AUJX 10: Homogenized Terrestrials: e tistula no. 2

Homogenized Terrestrials’ Phillip Klampe returns to his cassette roots; this is his first full-length release on tape since the early 90s. Phil began his work in sound in the 80s during some of the most active times of the home taper scene, eventually collaborating with F.D.R. Tapes’ Brian Noring, Cause & Effect / HalTapes’ Hal McGee, Tapedrugs’ Charles Rice Goff III, and others on various cassette & CDR releases. To this day his work remains mysterious & beguiling.

e tistula no. 2 is an album of obscure emotions in electronic tones and textures, blurred, agitated, and emphasized through use of processing, pacing and juxtaposition. The results are, as usual, strangely beautiful.

C60 w/ 16p full color art booklet by the artist.
C60 w/ 16p full color art booklet by the artist.

tistula booklet Atistula booklet B

Klampe’s vision is further clarified as of late by surges in his video work. In his video imagery he brings to life poetic and often inscrutable images, sensations and events corresponding to his work in sound.

Stills from recent video works make up the included booklet of full-color imagery.

Ltd. 50 copies printed and assembled by the artist.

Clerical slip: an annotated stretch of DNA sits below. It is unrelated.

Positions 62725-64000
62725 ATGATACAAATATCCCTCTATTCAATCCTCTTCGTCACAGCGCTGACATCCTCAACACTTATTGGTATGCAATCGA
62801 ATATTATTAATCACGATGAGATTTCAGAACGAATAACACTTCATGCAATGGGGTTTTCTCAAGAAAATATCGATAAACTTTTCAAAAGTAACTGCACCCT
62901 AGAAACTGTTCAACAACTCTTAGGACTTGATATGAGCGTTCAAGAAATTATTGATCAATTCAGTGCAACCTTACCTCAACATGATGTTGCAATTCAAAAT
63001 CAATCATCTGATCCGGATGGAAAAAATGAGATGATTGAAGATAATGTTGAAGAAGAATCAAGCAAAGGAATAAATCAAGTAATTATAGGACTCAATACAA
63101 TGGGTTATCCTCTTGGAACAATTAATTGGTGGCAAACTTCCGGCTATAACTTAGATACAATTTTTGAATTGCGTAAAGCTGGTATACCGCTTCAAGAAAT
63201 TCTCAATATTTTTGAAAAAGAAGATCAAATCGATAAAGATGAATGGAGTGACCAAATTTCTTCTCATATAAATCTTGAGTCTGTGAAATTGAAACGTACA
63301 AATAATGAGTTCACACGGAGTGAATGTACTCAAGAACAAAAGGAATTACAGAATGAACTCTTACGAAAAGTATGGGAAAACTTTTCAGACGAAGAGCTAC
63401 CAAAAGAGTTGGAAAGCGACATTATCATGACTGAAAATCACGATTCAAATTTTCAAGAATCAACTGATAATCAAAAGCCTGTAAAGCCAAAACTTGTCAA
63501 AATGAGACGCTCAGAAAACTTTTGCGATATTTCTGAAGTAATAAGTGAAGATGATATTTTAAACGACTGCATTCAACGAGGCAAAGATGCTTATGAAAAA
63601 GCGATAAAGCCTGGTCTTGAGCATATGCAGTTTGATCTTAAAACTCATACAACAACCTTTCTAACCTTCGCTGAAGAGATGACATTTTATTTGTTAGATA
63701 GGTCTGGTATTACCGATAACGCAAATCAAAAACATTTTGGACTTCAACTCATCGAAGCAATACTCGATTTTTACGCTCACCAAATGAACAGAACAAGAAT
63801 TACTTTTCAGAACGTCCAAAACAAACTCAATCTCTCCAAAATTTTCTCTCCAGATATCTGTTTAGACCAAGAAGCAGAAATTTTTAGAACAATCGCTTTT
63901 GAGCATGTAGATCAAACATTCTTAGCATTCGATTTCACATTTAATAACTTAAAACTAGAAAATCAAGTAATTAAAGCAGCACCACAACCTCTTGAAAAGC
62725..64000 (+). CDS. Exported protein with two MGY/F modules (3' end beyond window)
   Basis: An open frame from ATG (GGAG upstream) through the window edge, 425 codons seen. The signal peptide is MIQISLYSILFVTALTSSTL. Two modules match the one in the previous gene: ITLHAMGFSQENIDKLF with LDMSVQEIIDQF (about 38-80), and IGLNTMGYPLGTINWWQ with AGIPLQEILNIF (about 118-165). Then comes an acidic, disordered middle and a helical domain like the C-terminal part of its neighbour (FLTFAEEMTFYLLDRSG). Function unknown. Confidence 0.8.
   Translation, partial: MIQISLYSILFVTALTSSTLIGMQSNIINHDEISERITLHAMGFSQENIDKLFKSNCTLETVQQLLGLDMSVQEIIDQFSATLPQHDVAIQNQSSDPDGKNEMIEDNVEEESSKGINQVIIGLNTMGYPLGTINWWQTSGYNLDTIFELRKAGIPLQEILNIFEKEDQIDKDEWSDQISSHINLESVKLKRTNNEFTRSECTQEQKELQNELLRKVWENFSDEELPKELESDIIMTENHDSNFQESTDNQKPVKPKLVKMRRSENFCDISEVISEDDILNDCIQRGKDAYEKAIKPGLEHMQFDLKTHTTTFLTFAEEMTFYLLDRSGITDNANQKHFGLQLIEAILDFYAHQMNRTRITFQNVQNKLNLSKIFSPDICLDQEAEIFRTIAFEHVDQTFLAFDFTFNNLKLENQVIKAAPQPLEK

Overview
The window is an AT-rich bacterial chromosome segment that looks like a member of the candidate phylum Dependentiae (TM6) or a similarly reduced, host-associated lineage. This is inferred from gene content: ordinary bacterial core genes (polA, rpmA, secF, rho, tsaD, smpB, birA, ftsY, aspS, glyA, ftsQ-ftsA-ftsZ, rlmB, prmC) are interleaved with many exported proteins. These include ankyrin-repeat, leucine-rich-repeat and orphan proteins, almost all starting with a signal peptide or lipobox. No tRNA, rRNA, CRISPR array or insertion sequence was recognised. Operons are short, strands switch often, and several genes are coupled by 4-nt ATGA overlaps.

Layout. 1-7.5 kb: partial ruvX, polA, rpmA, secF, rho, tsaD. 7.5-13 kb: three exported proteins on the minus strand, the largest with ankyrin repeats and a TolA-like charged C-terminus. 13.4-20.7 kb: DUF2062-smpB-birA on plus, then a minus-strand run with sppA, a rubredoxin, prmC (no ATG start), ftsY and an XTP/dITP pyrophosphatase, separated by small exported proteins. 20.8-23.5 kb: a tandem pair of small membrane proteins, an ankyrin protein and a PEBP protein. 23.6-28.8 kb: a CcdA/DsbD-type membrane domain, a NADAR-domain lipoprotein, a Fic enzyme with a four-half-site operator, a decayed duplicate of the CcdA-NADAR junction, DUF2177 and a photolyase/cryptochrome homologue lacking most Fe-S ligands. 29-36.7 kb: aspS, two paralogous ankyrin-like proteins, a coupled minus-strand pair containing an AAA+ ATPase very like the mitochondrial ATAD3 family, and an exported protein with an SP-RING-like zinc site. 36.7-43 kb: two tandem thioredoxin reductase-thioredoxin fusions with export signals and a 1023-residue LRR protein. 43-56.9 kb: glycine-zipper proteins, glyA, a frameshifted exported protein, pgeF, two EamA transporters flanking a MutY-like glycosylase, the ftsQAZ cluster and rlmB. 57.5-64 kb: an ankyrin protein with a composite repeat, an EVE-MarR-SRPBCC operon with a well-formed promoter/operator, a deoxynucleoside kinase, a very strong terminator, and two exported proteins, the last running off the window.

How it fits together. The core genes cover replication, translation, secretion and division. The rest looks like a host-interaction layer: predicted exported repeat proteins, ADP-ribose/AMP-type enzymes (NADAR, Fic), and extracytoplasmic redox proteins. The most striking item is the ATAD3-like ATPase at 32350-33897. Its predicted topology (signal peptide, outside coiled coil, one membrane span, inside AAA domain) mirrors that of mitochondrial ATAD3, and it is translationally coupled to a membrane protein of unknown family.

DL: $4
Physical copy: $10 or more, postage paid.

Order directly from the artist via his bandcamp page.



The third new release by Aubjects is Phil Klampe’s project Homogenized Terrestrials, of
whom we reviewed quite a few works before. He’s been active since the 80s, being part of the then very active cassette scene, working with Charles Rice Goff III, Hal Mcgee and Brian Noring, and he kept on going playing his own brand of electronic mood music, which may or may not involve a whole bunch of synthesizers, samplers and electronics. In his music much is possible; while for the most of it, it contains moody synthesizers, mild sequences, a bit of arpeggio on the keyboards, he also allows, if only occasionally, for a rhythm that borrows from the world of techno music, such as in ‘Eat Your Soup, We Need Healthy Warriors’ or a more exotic, stranger rhythm in ‘Flimal 5’. But most of the time it is all about moods and textures, and those are quite dark and a bit unsettling. There is a lot of use of regular equipment and not so much the processing of sounds through software. Whether these are real synthesizers or software versions, I don’t know, and also don’t care about, really. The result is what counts and the results are great. All of these thirteen pieces are concise and to the point and not a formless mass of drone based sounds but rather full formed compositions, heads and tails and all. This is another confirmation
that the Homogenized Terrestrials is a great project and living for far too long under the radar. Only a few handfuls of this have been made, while it deserves, I think, a much wider distribution.